"If the Government does not help clinical oncologists, as well as the wider clinical oncology community, then patients will not receive the future care they deserve. Our figures make sobering reading and we are putting Health Education England and other NHS training bodies across the UK on notice; a cancer care crisis is looming if you do nothing to improve workforce planning and sustainability.

"The RCR is working hard to attract more trainees into clinical oncology, but the Government has to show some commitment to making the whole clinical oncology workforce sustainable, so tomorrow's healthcare workers actually want to work in cancer treatment. This means helping to fund more trainee doctors, nurses and therapeutic radiographers6 and ensuring we keep the overseas medical talent that, right now, is helping to keep our cancer services afloat.

"In addition, instead of the one-off cash injections of recent years, there also needs to be a proper rolling radiotherapy machine replacement programme – the equipment base must be kept up to scratch so that oncologists and radiographers can be confident they are working with the best kit to treat patients. This will ensure the best outcome for our patients and that clinical oncology remains an attractive, properly-resourced speciality for doctors to work in.” 

Cardiff-based clinical oncology trainee and co-chair of the RCR’s Oncology Registrars’ Forum Dr Caitlin Bowden said:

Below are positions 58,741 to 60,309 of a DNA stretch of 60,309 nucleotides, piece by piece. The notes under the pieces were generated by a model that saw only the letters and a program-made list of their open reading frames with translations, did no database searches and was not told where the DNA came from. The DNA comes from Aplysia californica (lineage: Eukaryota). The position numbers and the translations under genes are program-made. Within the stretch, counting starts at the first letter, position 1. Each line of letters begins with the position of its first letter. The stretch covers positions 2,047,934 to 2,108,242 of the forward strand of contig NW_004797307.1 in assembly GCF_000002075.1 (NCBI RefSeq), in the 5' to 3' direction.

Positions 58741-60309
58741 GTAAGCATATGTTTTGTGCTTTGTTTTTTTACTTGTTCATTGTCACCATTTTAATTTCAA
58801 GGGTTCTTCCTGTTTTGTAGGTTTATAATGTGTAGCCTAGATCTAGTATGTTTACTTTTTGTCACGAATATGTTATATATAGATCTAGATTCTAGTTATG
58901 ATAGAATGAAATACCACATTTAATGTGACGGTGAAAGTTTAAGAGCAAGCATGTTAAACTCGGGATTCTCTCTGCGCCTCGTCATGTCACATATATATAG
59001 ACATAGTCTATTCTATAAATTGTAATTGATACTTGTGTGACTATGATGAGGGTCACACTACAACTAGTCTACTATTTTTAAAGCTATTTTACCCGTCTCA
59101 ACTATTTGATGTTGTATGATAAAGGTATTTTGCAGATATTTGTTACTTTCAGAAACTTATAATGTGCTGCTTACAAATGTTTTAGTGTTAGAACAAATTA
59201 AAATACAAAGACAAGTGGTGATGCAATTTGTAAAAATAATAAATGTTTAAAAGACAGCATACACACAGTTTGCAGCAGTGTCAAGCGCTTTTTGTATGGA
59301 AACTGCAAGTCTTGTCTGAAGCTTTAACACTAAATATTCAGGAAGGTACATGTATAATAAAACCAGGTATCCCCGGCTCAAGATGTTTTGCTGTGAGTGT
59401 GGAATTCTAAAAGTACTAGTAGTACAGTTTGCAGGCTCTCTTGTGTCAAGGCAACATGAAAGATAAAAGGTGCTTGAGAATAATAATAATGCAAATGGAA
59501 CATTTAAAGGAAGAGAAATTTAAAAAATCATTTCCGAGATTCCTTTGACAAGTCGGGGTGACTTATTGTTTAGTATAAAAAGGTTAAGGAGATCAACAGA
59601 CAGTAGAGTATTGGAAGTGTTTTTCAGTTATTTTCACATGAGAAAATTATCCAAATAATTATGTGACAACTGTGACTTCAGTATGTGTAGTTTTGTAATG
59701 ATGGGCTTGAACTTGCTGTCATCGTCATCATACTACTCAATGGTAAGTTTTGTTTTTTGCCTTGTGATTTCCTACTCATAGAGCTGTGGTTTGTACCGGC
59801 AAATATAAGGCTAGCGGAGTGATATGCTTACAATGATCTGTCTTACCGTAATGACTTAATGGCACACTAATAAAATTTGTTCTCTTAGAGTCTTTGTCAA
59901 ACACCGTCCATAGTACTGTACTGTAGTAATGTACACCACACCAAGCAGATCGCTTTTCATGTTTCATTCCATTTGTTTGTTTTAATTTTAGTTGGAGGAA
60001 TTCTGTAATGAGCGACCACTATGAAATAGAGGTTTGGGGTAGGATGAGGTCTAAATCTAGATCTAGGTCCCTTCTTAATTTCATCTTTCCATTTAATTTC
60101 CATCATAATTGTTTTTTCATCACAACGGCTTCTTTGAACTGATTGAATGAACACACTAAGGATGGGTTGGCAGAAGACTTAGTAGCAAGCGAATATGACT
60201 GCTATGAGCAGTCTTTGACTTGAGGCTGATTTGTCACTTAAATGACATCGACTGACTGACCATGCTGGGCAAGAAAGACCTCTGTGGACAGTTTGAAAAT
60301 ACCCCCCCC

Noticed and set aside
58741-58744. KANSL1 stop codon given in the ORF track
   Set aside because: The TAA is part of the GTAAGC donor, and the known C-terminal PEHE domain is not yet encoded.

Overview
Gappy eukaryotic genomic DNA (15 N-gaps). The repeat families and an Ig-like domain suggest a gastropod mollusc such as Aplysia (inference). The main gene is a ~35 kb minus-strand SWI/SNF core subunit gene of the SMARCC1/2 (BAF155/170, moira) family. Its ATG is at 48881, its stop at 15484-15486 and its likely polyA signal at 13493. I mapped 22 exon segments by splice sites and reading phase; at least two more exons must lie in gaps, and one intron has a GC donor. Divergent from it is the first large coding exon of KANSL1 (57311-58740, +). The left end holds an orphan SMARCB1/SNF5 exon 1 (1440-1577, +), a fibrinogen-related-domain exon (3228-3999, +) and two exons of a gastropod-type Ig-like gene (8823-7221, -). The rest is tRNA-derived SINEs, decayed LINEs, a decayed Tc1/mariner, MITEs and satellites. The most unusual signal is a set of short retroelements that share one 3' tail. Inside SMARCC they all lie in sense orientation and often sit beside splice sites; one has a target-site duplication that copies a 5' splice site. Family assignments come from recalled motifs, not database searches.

"The number of unfilled training places means an already depleted pool of trainees being spread more thinly. Opportunities for extra training and development, such as cancer research projects, are diminishing as time spent treating and advising patients has to take priority

"And it almost goes without saying that the growing demands we see being placed on what is a relatively small pool of consultant colleagues is not conducive to training the next generation of clinical oncologists.

"With constant advances in cancer treatments, it is more important than ever that registrars receive comprehensive training and it is daunting that we may be expected to start our first consultant job having received less teaching from senior colleagues who are themselves stretched to the limit."  



  1. A clinical oncologist is a medical specialist who is trained in prescribing both radiotherapy and systemic therapies: chemotherapy, hormone therapy, biological therapy and the use of radioactive isotopes to treat patients with cancer.
  2. The RCR has been conducting an annual clinical oncology workforce report since 2008. Data for 2016 was collected between December 2016 and March 2017 as part of an online survey of hospital heads of service. Information was returned for each of the UK’s 62 cancer centres.
  3. Doctors’ working time is split into programmed activity (PA) units. In England, Scotland and Northern Ireland PAs are four-hour slots. In Wales, each PA unit is 3.5 hours.  
  4. RCR Clinical Oncology Workforce Census 2015:
  5. Cancer incidence statistics from Cancer Research UK:
  6. A therapeutic radiographer is a qualified radiographer who has undergone specific training in order to delivery radiotherapy to cancer patients. 

Notes to Editors

  • For further information and interviews, please contact Emma Cooper on 020 7406 5941 or email Out of office hours please call 07554 998197.
  • The Royal College of Radiologists has over 10,000 Fellows and members worldwide, representing the specialties of clinical oncology and clinical radiology.
  • The College sets and maintains the standards for entry to and practice in the specialties in addition to leading and supporting practitioners throughout their career